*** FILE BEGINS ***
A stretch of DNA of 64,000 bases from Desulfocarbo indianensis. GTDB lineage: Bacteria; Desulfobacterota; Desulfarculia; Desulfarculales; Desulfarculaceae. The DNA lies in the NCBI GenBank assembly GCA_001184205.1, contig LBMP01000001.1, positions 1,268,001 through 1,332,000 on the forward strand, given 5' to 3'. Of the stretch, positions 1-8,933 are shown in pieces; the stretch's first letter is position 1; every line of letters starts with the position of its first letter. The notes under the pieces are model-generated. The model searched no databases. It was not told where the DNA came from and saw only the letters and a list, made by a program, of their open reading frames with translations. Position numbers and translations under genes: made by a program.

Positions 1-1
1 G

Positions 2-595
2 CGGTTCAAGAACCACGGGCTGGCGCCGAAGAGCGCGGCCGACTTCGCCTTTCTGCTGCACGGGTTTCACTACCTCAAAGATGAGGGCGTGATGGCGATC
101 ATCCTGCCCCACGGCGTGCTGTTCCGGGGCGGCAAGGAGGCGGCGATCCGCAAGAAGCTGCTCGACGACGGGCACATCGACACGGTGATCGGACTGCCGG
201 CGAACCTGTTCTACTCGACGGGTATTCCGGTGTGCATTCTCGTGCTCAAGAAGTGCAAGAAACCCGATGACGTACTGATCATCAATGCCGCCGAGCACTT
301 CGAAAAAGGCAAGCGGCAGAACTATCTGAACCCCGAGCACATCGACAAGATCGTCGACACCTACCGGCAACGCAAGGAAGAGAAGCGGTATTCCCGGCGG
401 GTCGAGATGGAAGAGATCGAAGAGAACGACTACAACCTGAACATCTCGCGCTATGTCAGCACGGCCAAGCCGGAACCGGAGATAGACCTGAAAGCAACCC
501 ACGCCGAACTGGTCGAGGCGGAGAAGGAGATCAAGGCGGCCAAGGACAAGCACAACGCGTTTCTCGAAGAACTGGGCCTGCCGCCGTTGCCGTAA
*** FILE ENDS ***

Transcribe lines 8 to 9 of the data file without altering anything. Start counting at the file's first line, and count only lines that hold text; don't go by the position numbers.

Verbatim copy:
301 CGAAAAAGGCAAGCGGCAGAACTATCTGAACCCCGAGCACATCGACAAGATCGTCGACACCTACCGGCAACGCAAGGAAGAGAAGCGGTATTCCCGGCGG
401 GTCGAGATGGAAGAGATCGAAGAGAACGACTACAACCTGAACATCTCGCGCTATGTCAGCACGGCCAAGCCGGAACCGGAGATAGACCTGAAAGCAACCC